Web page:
Introduction to q-methodology

Reading time ~9 minutes

“In Q methodology there is little more reason to understand the mathematics involved than there is to understand mechanics in order to drive a car.” S.R. Brown


This methodology is particularly relevant when one wants to assess the order of importance of variables as seen by a sample of individuals. Per example “A good computer… must be fast, must be beautiful, must be resistant to shocks …”. One approach could be the usual Likert scale analysis. However, the issue is that some (many) individuals may think that every factor is very important.

This is why, somehow, q methodology was born. It simply forces the respondant to order their preferences. How ? The assertions have to be placed in a pyramid. Then the position of each element for each participant constitutes the dataset. Each individual will fill a pyramid with different assertions, like the one below.

Illustration of a qsort

Fig. 1: A q sort

Who uses Q-methodology ?

Some will use q-methdology to study the conceptualization of democracy by the individuals [1] the quality of education as seen by teachers [2] or the goals and values of beef farmers in Brazil [3], to name a few published applications. But it can also be used to improve customer behavior analysis, or define relevant (at last!) opinion surveys!

A detailed example


Imagine one is asking which assertions describe a good runner.

  • A good runner must have a steady speed (speed)
  • A good runner eats well (food)
  • A good runner trains regularly (training)
  • A good runner does not drink alcohol (alcohol)

In parenthesis are the abbreviations that will be used in the next descriptions.

Encoding the data

Once the data gathered it looks like:

Individual speed food training alcohol
1. 0 0 +1 -1
2. +1 0 0 -1
3. +1 0 0 -1
n. 0 +1 0 -1

Per example the row number one would be the encoding of the responses on the first figure. Each line is called a q sort.

The method

Once the data gathered and encoded, a PCA (principal component analysis) is performed on this dataset, followed by an orthogonal rotation (usually varimax). The algebraic details can be found in [5].

In the end, the data looks like:

Factor 1st factor 2nd factor
speed +1 0  
food 0 +1  
training 0 -1  
alcohol -1 0  


The analysis is then performed observing the axis after the rotation. Quoting [7]

The most important aspect of the study file will nonetheless be the factor arrays themselves. These will be found in a table, ‘Item or Factor Scores’. […] The interpretative task in Q methodology involves the production of a series of summarizing accounts, each of which explicates the viewpoint being expressed by a particular factor.

Basically each factor will be a point of view (or will represent different similar points of view), shared by many individuals in the sample. This is a very first step to factor analysis and I recommend reading [7] in more details for an analysis with actual data.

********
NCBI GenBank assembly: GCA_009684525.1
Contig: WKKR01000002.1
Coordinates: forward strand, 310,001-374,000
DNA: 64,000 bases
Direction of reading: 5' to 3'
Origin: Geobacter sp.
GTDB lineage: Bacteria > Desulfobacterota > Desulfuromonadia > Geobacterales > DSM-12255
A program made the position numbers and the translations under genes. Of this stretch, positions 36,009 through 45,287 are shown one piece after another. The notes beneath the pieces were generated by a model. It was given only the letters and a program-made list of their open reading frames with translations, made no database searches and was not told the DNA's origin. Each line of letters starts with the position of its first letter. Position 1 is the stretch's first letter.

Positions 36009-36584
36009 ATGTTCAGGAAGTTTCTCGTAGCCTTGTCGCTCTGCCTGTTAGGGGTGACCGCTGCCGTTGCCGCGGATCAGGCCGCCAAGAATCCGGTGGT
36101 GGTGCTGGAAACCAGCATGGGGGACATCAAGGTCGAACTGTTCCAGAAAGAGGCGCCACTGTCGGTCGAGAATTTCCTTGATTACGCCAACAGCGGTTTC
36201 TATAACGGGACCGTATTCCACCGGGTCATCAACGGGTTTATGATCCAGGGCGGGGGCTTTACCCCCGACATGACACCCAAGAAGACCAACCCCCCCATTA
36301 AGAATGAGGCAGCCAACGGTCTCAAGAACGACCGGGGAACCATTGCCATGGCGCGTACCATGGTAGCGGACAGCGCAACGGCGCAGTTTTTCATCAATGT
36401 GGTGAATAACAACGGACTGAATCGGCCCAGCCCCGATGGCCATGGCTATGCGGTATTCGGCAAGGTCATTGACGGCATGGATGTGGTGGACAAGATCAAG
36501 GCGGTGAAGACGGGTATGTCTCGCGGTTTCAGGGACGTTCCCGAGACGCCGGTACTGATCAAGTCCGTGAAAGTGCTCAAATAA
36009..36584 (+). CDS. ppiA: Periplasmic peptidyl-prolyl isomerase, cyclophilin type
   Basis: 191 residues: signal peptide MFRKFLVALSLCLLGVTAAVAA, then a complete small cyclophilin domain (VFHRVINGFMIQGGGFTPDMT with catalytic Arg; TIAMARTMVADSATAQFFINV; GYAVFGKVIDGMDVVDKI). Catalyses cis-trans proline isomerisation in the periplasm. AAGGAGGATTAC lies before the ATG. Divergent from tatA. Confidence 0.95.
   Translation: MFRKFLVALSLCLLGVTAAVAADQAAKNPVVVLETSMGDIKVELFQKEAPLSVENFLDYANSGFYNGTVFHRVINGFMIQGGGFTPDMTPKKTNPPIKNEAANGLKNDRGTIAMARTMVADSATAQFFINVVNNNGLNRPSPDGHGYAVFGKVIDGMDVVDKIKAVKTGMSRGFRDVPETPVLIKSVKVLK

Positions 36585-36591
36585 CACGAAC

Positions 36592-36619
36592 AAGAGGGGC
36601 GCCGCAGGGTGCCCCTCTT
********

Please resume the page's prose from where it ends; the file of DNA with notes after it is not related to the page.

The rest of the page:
The “Q sort” data collection procedure is traditionally done using a paper template and the sample of statements or other stimuli printed on individual cards. Wikipedia.

Setting up an online survey

Unless you have a lot of time to write down the assertions on small cardboards, and take pictures of the way they are disposed on a blackboard, I recommend using an online survey ! This github repository does a nice job : easy-htmlq. You really do not need a lot of knowledge of web development to get it running :)

If you do not want to go through the hassle of using your own server, you can use a firebase service (possible with this version of the code) to keep the data and deploy the pages on Netlify or on Github pages (depending on your preferences).

Let’s have a look at the contents.

├── fonts
│   ├── glyphicons-halflings-regular.eot
│   ├── [...] 
│   └── glyphicons-halflings-regular.woff
├── index.html
├── logo_center.jpg
├── logo.jpg
├── logo_right.jpg
├── settings
│   ├── config.xml
│   ├── firebaseInfo.js
│   ├── language.xml 
│   ├── map.xml 
│   └── statements.xml 
├── src
│   ├── angular.min.js
│   ├── [...]
│   └── xml2json.min.js
├── stylesheets
│   ├── bootstrap.min.css
│   └── htmlq.css
└── templates
    ├── dropEventText.html
    ├── [...] 
    └── thanks.html

The only things that need to be changed are in settings, which are just xml files.

statements.xml and map.xml

Corresponds to the statements to be sorted by the respondant. In the first figure, we would have used the following configuration.

<?xml version="1.0" encoding="UTF-8"?>
<statements version="1.0" htmlParse="false">
  <statement id="1">
    A good runner must have a steady speed 
  <statement id="2">
    A good runner eats well 
  <statement id="3">
    A good runner trains regularly 
  <statement id="4">
    A good runner does not drink alcohol 

Note that map.xml must be modified accordingly:

<map version="1.0" htmlParse="false">
  <column id="-1" colour="FFD5D5">1</column>
  <column id=" 0" colour="E9E9E9">2</column>
  <column id="+1" colour="9FDFBF">1</column>


Corresponds to other questions that can be asked (checkboxes…)


Where to put you firebase tokens.

// Initialize Firebase
var config = {
  apiKey: "",
  authDomain: "",
  databaseURL: "",
  projectId: "",
  storageBucket: "",
  messagingSenderId: ""
var rootRef = firebase.database().ref();


Enables you to change various elements of language.

Analysis and simulations, in R

I do not have data that I can publicly disclose, so the analysis will be on simulated data.

Let’s assume you collected the data and want to analyze it. There is an R package taking charge of the analysis [4]. Let’s have a look at it with simulated data. N will be the number of individuals, target_sort a distribution that is the “actual order of preferences” of the individuals, on which we will swap some elements accross individuals, randomly. The following code does the job.


N <- 15
target_sort <- c(-2, 2, 1, -1, 1, 0, 0, -1, 1, 0)

data <- t(replicate(N, target_sort))

for (i in 1:nrow(data))
  switch_indices <- sample(x = ncol(data), 2)
    tmp <- data[i, switch_indices[1]]
    data[i, switch_indices[1]] <- data[i, switch_indices[2]]
    data[i, switch_indices[2]] <- tmp

data <- t(data)
  rownames(data) <- paste0("assertion_", 1:10)
  colnames(data) <- paste0("individual_", 1:N)

qmethod(data, nfactors = 2)

Now let’s look at the output of qmethod. It is basically a very long console output divided in several blocks. The first block is just a summary of the parameters and the data provided to the method.

Q-method analysis.
Finished on:             Mon Apr 16 18:10:10 2018